The move represented a shift in attitude toward women at SI. Not surprisingly, that attitude changed along with the demographics of the faculty. In 1973, Anny Medina joined the faculty as a Spanish and French teacher, and in 1976, Carolyn Rocca came as a part-time Italian teacher. In 1978, three more women joined the faculty and staff: Julia Maionchi (Italian), Katie Robinson (counseling) and Katie Wolf (studio art).
In 1979, Mary Husung McCarty joined the faculty as a Latin teacher. She did not find it strange teaching at an all-male school, as she was the only woman in her graduate program and had taught three years at an all-boys school. She recalls that “a few kids developed crushes, as they definitely weren’t used to having a young, female, single teacher, but I was used to dealing with boys, so it didn’t rattle me much.” She did receive a few love letters and one boy hung around the classroom and left notes on her car. “I much prefer teaching at a coed school,” said McCarty. “It’s more normal to have girls and boys in the same room, and they are more fun to teach together.”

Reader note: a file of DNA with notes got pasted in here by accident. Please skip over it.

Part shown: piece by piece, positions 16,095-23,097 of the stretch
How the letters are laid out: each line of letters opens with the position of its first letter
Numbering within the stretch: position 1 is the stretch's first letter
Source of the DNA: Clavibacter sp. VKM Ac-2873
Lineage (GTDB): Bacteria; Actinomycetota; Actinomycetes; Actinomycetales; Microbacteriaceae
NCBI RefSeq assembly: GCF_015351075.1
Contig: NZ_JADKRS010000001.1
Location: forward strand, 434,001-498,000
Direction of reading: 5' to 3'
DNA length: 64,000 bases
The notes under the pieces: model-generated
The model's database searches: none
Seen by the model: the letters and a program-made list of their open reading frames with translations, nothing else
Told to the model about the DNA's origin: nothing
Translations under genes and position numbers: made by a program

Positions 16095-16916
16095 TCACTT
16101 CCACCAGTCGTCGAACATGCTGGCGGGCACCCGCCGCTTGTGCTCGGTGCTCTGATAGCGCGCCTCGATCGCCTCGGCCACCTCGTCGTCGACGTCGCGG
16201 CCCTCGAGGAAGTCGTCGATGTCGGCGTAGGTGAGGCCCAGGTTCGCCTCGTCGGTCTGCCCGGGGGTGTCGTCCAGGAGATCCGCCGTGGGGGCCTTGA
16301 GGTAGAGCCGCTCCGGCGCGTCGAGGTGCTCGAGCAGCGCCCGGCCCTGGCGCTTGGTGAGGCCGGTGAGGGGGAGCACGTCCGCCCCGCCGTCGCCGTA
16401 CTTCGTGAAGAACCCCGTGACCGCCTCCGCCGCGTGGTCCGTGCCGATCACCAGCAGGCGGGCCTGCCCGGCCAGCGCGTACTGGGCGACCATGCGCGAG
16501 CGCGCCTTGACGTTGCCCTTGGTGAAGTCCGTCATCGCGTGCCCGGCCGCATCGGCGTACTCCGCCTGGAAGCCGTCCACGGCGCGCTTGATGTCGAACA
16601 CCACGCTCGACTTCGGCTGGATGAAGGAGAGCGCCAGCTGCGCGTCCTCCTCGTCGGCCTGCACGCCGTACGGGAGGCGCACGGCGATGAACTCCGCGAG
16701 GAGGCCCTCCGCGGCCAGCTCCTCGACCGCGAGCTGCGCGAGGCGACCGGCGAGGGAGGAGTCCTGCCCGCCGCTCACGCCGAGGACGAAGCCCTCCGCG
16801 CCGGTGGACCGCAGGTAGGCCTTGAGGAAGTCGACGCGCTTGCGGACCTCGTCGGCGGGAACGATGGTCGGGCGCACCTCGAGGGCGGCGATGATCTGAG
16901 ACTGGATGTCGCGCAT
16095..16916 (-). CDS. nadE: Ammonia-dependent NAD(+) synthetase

While SI would not admit girls until 1989, students and faculty discussed the possibility of coeducation throughout the 1970s. The April 27, 1971, Inside SI ran a column entitled “Girls at SI?” and the December 16, 1976, issue of The 2001 ran a story by Phil Bennett ’77 (now the managing editor of The Washington Post)with this headline: “The Question Remains: Coeducation?” Several faculty offered their reflections, including Charlie Dullea, who noted that “coeducation would be a logical step in the progress of the school in light of the recent changes under the stimulus of the Preamble. Women are certainly a part of the community we are tasked to serve.”
Others disagreed, including math teacher Col. Vern Gilbert, who feared that going coed would dilute the sports program. SI Chaplain Gordon Bennett, SJ (now the bishop of the Diocese of Mandeville in Jamaica), noted that he had spent two years researching the subject and found no conclusive evidence regarding whether coed or single sex schools worked better. “I personally favor coeducation at SI for reasons that are particular to the city of San Francisco. I am also convinced that, because of the lack of direct evidence, that SI will not become coeducational until financial circumstances indicate that the school must change or face oblivion….”